If you’re like many other adults, you’ve spent more than one night tossing and turning with sleeplessness. According to the American Sleep Association, 30% of American adults have occasional insomnia, while 10% have chronic insomnia. Although many of us think that insomnia is just a side effect of modern life, poor sleep can lead to a number of health conditions, including heart disease, colon cancer, obesity, diabetes, stroke, and dementia. Thankfully, however, amino acids may be all you need to get the restful sleep you’ve been craving. So if you’re curious to learn how amino acids for insomnia can help you get a good night’s sleep, you've come to the right place.
What Causes Insomnia?
Insomnia is the most common sleep disorder in the United States. While many people experience occasional episodes of acute insomnia, which may last days or weeks, some deal with chronic insomnia, which may last for a month or more.
Whether acute or chronic, insomnia can be caused by a number of different factors, from an imbalance in brain chemicals to other sleep disorders, such as sleep apnea. In addition, conditions like anxiety and depression as well as lifestyle factors, such as watching television before bed, using stimulants like nicotine or caffeine, or sleeping in a room that’s too hot or cold, can all cause insomnia.
Additional factors that can increase your risk of insomnia include:
- Stress: When you’re under stress, it can be difficult to fall asleep and stay asleep. Moreover, the release of stress hormones can make it difficult to reach restorative deep sleep, which can leave you feeling even more stressed when you wake up.
- Poor sleep habits: Napping, getting into bed at a different time each day, and using your bed for working, eating, or computer or cell phone activity can all lead to insomnia.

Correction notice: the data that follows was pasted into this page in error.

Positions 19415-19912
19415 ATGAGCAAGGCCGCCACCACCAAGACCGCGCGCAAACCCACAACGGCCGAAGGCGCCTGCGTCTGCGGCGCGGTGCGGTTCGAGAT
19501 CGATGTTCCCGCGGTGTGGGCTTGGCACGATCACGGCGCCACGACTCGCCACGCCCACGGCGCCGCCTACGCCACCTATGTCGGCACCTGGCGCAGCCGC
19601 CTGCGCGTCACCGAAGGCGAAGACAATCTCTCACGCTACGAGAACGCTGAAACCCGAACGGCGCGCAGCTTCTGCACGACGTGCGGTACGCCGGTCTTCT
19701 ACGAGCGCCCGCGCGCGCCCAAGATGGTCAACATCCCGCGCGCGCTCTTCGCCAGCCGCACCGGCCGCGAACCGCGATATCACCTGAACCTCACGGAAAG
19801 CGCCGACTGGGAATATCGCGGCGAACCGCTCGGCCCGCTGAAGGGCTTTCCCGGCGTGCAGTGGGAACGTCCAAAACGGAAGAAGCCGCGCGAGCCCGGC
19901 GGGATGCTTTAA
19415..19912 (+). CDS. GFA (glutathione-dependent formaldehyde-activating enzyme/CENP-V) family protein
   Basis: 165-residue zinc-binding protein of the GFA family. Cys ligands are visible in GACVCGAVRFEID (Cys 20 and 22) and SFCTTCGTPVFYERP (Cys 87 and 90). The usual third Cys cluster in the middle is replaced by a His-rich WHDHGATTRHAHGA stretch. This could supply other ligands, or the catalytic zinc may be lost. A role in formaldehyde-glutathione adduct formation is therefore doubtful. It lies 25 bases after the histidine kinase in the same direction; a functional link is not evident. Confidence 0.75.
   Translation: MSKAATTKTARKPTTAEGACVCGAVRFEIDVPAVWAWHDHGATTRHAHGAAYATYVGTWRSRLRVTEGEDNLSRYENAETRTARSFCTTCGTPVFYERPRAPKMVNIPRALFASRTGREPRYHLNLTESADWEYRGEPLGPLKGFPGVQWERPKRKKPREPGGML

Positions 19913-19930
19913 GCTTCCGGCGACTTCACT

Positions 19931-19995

- Eating before bed: Eating a large meal before bed can make you feel too uncomfortable to fall asleep or cause acid reflux, which can lead to insomnia. Likewise, eating high-carbohydrate foods can cause a quick surge of energy when you need to be winding down. So if you eat anything before bed, it should be a light, protein-rich snack that stabilizes your blood sugar and doesn’t fill you up.
- Sleep pattern disruptions: Disturbances to your circadian rhythm, or sleep-wake cycle, caused by odd work schedules or travel that takes you across time zones can lead to insomnia.
- Medical conditions: Health problems like chronic pain, cancer, diabetes, heart disease, and asthma can all lead to symptoms of insomnia.
- Medications: Certain medications, such as antidepressants, medications for asthma and high blood pressure, and over-the-counter cold and allergy medications that contain stimulants, may lead to insomnia.
Many people with insomnia rely on sleeping pills to fall asleep. However, these types of medications can have negative side effects, including daytime grogginess and an increased risk of falling. And getting into the habit of using conventional sleep aids to get to sleep every night brings with it a very real risk of addiction, which can make insomnia even worse.
However, supplying the body with the nutrients it requires can support a healthy sleep-wake cycle and help you get the better sleep you need.
Amino Acids for Insomnia
Amino acids are known as the building blocks of life because we must have them to create the proteins our bodies use for almost every biological process. And some amino acids have been found to be especially effective at creating the conditions necessary for healthy sleep. These are:
- Gamma-aminobutyric acid (GABA)